Use a U-lock, a heavy-duty chain (with a heavy duty lock: a normal padlock is easy to cut), or use a U-lock in combination with a cable lock.
Do not use just a cable lock: hand-held cutters will cut through most cheap cable locks, and even very expensive cable locks can be cut more easily than a good U-lock. Thicker cable locks may just take 3 snips instead of 1 snip: they’re not enough to protect your bike.
Most bikes are stolen from backyards and out of garages or sheds. When your bike is at home, keep it locked, or at least out of sight.
If your bike has a quick-release seat, either always take your seat with you (even at home), or change it to use an allen bolt.
If your bike has quick-release wheels, make sure that they are also locked up. Use your U-lock so that it passes through the frame and one your wheels (or both, if you take one wheel off). A bike with no wheels isn’t much better than a stolen bike.
Lock to something secure. If you lock to a branch, or a post that isn’t cemented to the ground, or to something that a thief can lift the lock over, you’re risking your bike.
Here are some tips, adapted from Jim Langley’s page on on how to safeguard your bicycle:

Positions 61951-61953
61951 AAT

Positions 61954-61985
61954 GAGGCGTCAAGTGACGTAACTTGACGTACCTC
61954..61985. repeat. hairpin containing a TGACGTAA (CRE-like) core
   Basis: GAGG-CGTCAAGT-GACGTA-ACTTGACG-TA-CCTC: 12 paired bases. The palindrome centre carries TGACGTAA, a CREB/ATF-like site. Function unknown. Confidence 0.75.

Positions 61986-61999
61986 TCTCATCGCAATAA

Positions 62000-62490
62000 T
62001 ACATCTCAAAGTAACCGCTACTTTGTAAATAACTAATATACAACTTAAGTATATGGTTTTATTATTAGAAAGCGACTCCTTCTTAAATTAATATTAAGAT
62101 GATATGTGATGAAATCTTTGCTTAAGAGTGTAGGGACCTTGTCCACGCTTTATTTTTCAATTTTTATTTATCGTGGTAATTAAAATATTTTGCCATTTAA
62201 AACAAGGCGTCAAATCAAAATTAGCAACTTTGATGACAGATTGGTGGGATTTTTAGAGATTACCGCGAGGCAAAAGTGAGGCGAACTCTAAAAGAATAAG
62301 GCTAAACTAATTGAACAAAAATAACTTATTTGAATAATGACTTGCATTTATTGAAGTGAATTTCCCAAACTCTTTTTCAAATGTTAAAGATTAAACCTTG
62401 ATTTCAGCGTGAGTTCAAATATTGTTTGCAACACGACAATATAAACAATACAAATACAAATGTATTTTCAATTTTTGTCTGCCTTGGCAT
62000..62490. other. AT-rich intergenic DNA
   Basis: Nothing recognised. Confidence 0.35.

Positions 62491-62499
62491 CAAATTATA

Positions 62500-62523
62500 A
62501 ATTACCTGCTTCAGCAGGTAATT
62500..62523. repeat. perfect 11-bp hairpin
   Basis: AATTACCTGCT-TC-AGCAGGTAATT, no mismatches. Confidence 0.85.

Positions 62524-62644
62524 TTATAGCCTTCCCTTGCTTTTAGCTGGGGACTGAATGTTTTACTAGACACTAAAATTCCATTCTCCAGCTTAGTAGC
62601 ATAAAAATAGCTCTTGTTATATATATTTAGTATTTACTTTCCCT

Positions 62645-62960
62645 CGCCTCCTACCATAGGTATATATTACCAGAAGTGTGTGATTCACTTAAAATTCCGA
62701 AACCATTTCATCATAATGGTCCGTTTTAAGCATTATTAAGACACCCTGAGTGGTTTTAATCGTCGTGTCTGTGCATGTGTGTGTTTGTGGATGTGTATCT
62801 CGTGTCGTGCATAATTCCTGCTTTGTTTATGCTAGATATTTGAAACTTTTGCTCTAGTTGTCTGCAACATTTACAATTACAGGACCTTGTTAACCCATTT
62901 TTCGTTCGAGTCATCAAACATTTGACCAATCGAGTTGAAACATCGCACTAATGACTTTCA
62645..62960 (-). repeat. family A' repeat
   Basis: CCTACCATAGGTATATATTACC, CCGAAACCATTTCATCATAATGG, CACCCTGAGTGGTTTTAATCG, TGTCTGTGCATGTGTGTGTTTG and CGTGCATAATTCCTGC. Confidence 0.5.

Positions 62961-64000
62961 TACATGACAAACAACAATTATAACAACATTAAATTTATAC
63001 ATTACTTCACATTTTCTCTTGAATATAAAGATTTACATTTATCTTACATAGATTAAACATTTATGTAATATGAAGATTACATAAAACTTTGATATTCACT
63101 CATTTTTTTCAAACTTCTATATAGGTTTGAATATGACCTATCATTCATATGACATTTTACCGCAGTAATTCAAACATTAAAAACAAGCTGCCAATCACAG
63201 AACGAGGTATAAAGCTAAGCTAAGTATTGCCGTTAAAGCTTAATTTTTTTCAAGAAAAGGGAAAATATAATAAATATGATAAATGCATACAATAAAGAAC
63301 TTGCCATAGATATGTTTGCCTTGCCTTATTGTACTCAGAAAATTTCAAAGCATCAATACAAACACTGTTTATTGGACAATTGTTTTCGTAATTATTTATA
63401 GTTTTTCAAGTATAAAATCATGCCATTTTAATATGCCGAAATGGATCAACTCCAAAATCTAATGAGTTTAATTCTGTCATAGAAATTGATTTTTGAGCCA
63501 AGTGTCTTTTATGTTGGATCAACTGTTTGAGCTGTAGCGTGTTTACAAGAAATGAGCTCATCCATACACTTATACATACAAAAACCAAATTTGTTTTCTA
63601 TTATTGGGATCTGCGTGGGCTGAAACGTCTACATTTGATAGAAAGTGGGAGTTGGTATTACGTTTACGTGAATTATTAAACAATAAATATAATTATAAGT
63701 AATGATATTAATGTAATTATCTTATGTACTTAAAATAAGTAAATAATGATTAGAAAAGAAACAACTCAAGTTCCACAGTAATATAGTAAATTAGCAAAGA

- Ask other cyclists and bike shop personnel where the high-risk areas in town are so you won’t make the mistake of parking your bike there.
- At home, store your bicycles inside. If kept in a garage, leave the door closed and store the two wheelers out of sight (consider locking them, too), because you never know who might cruise your neighborhood looking for valuables.
- When stopped, if you can’t take your bicycle inside, always use your lock.
- Always lock your bicycle in a safe area and to an unbreakable and immovable object, being certain to secure the frame and both wheels. If you must park in a high risk area, use two good locks but different types such as a U-lock and a quality chain-type lock. This arrangement thwarts thieves prepared to only attack U-locks.
- Take with you any easily-removed accessories and components such as pumps, cyclecomputers, lights, seat bags, quick-release seat and seatpost, etc.
- To reduce the risk of becoming a target, never tempt thieves by leaving your bicycle locked for long periods such as overnight, or securing it in a predictable fashion, such as putting it in the same bicycle rack every day.
- Mark your bicycle so that you can easily prove it’s yours. You can write your name on a piece of paper and slip it inside the handlebars.
Where they Go
Once stolen, bicycles are usually sold ASAP to someone for quick drug money. Or, the bicycle remains with the person who stole it or in the community where the thief lives. Even when the bicycle is turned for drug money, if the transaction takes place here, the bicycle will probably stay here.